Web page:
Treatment charges (TCs) are discounts to the exchange price paid to smelters for the cost of turning concentrates into refined metal.
At $275 per tonne, Fastmarkets’ zinc spot concentrate TC, cif China, in June was nine times higher than the $30 per tonne assessed last June.This is a considerable boon for smelter revenues.
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Macro headwinds vs weaker dollar
Intessa Sanpaolo economist Daniela Corsini, who forecast the price will average $2,500 per tonne up to the fourth quarter of 2020, remains conscious of potential escalations in the trade war between the United States and China.
Among industrial commodities, zinc is particularly exposed to factors that affect China, the world's largest zinc miner, smelter and consumer.
On July 15, China reported that its gross domestic product grew by 6.2% in the second quarter of the year, the slowest growth since 1992.
"The key risks weighing on the sector are related to macroeconomic and political factors, which could prevail over the good fundamentals," Corsini said, adding that expectations of higher supply have already been priced into the market.
While macro worries continue to cast a shadow over commodity prices, a potential devaluation of the dollar could provide a boost to base metals including zinc, BOCI's Fu said.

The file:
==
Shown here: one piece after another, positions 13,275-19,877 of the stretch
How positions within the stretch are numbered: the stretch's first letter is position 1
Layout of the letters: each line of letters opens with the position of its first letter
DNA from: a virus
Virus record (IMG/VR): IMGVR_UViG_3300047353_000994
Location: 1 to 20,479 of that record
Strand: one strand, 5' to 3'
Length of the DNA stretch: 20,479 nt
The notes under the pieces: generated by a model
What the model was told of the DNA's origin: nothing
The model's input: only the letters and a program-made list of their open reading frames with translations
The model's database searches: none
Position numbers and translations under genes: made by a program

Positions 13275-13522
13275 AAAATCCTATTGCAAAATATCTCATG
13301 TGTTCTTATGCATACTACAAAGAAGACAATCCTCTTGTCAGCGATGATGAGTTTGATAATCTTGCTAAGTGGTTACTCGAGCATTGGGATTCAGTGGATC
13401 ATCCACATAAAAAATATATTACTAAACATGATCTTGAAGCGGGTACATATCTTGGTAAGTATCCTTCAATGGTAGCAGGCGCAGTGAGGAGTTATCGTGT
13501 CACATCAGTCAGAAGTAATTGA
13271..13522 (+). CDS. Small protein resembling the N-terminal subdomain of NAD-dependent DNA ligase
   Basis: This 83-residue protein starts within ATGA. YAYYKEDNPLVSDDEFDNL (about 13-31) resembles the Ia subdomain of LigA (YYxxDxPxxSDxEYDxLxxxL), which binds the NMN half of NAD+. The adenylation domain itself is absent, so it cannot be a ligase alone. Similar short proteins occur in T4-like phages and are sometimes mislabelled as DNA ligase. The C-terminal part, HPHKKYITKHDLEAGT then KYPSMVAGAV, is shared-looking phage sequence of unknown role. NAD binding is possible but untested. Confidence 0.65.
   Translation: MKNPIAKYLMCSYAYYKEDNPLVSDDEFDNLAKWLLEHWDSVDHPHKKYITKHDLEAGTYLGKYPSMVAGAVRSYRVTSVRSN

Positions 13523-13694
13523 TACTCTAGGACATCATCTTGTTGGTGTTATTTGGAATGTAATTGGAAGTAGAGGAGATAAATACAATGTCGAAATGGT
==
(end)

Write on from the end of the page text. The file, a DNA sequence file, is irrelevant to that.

The US Federal Reserve is signaling cuts to interest rates in line with the Trump administration's preference for a weaker dollar in order to encourage exports.
"You can argue that with the trade dispute and global synchronized slowdown, the demand aspect won't be very rosy. But at the same time, the competitive devaluation of currencies around the world means commodities will still be seeing a store of value to some extent, that's why I'm not expecting a huge drop in prices," Fu said.
Demand linked to troubled auto industry
Another factor that remains at play is demand. Zinc is heavily tied to the galvanizing of auto parts and chassis, and has likely been affected by a difficult year in the automotive industry.
Predictions for Chinese automotive demand point down 14.2%, according to the country's National Bureau of Statistics. Meanwhile, German passenger car production in January-June was down by 12% when compared with the same period in 2018, according to the country's automobile association, VDA.
Fastmarkets’ zinc special-high-grade (SHG) min 99.995% ingot premium, dp fca Antwerp, stood at $90-110 per tonne as of July 16, down from $115-125 per tonne at the start of 2019.
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"Demand is very weak," Citi metals strategist Oliver Nugent told Fastmarkets. Citi has set a zinc price expectation of $2,300 per tonne for the fourth quarter of 2019 and for its six to 12 month forecast.
Analysts clearly hold a view for lower zinc prices, with a sense that higher smelter production is a case of when rather than if. But given the performance of the past six months, and with so many factors at play, the metal’s price instability may not be at its end just yet.